Tests of Pituitary Function: Gonadotropins in Women

From Lewis Blevins MD –  LH and FSH are produced by the pituitary gland under the regulation of pulsatile secretion of GnRH from the hypothalamus. LH stimulates the thecal cells around a developing egg in the ovary to produce testosterone. Testosterone is then shuttled into the follicular cells surrounding the egg which, in response to FSH, converts it to and then secretes estradiol, the primary estrogen in women. Estradiol is “measured” by and thus regulated by the hypothalamus and pituitary gland. FSH stimulates the follicular cells to Sertoli cells to do a number of important things including the recruitment of eggs and the production of a number of different proteins including follistatin, activin, and inhibin. Inhibin acts on the pituitary to inhibit FSH secretion. In general, estradiol inhibits FSH. However, in the first half of the cycle, estradiol stimulates LH secretion and leads to a mid-cycle LH surge that causes ovulation. After ovulation, the follicular cells that were nursing the egg turn into the corpus luteum and make progesterone. When a pregnancy occurs, the placenta makes hCG that maintains the corpus luteum and progesterone secretion. If pregnancy does not occur the corpus luteum dies and forms a scar. Estradiol builds then primes the uterine lining to set it up for pregnancy. Progesterone makes further important changes to prepare for implantation of a fertilized egg. When the corpus luteum dies the withdrawal of progesterone causes the uterine lining to break down and a period to start.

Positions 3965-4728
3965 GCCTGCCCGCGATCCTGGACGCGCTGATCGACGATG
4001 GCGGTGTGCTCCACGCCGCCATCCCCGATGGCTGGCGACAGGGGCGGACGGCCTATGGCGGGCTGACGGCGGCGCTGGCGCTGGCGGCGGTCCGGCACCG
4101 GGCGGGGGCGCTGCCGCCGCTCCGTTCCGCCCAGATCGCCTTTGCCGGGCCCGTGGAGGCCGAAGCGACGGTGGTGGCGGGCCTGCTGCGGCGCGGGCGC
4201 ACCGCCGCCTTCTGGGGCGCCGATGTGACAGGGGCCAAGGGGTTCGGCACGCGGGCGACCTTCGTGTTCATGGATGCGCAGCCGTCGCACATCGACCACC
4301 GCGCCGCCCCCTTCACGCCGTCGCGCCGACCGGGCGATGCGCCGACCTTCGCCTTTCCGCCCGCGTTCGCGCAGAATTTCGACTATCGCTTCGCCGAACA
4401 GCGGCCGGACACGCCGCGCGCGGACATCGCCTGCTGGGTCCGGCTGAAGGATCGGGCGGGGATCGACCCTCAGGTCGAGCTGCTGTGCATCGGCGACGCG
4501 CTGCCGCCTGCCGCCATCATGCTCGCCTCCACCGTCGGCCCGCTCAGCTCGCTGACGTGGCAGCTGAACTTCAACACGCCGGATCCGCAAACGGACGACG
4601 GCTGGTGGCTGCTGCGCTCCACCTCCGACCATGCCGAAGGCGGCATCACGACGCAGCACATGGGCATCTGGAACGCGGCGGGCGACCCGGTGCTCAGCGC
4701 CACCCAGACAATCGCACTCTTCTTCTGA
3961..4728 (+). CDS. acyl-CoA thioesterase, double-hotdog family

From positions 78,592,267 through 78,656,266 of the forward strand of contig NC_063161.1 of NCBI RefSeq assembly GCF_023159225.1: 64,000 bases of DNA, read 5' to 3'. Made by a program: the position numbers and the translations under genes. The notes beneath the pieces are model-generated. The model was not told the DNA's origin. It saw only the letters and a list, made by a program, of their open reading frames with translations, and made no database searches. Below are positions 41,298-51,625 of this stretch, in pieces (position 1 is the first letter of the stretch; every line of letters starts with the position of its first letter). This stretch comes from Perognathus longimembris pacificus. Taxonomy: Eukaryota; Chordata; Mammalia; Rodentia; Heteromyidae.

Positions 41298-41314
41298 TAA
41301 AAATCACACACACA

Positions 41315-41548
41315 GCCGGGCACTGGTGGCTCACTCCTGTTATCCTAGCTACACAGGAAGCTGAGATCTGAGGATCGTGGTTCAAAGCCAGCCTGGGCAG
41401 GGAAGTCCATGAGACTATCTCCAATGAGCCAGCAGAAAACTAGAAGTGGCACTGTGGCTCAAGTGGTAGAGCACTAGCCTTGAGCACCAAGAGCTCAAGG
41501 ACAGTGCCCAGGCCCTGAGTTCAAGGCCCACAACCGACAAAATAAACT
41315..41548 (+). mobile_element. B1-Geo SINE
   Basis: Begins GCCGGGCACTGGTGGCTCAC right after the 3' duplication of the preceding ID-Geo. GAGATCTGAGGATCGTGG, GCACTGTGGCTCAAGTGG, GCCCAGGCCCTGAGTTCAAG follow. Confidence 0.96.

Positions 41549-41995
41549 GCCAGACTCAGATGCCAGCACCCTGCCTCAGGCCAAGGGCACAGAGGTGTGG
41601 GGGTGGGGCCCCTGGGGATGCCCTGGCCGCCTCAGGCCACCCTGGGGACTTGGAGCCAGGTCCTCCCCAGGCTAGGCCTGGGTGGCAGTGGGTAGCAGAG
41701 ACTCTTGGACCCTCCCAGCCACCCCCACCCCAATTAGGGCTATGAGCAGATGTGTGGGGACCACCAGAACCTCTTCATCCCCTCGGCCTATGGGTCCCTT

The life of a corpus luteum is about 14 days. That time frame is fairly consistent from one woman to the next. So, if a pregnancy does not take place, menses will usually occur 14 days after ovulation. This is the case unless there is a luteal phase defect. The most common cause of a luteal phase defect is hyperprolactinemia. Progesterone elevates the woman’s basal body temperature by about 0.5 F. Thus, charts of basal body temperature, employing a special thermometer, can be used to determine ovulation so that intercourse can be timed in those desiring pregnancy. Estrogens also cause changes in cervical secretions and mucus that can be used to assess the adequacy of FSH ad estradiol production. The vaginal cells also become granular when exposed to estrogens and evaluating them under the microscope can provide a quick biological assessment of estradiol effect. There are test kits to detect the mid-cycle surge in LH.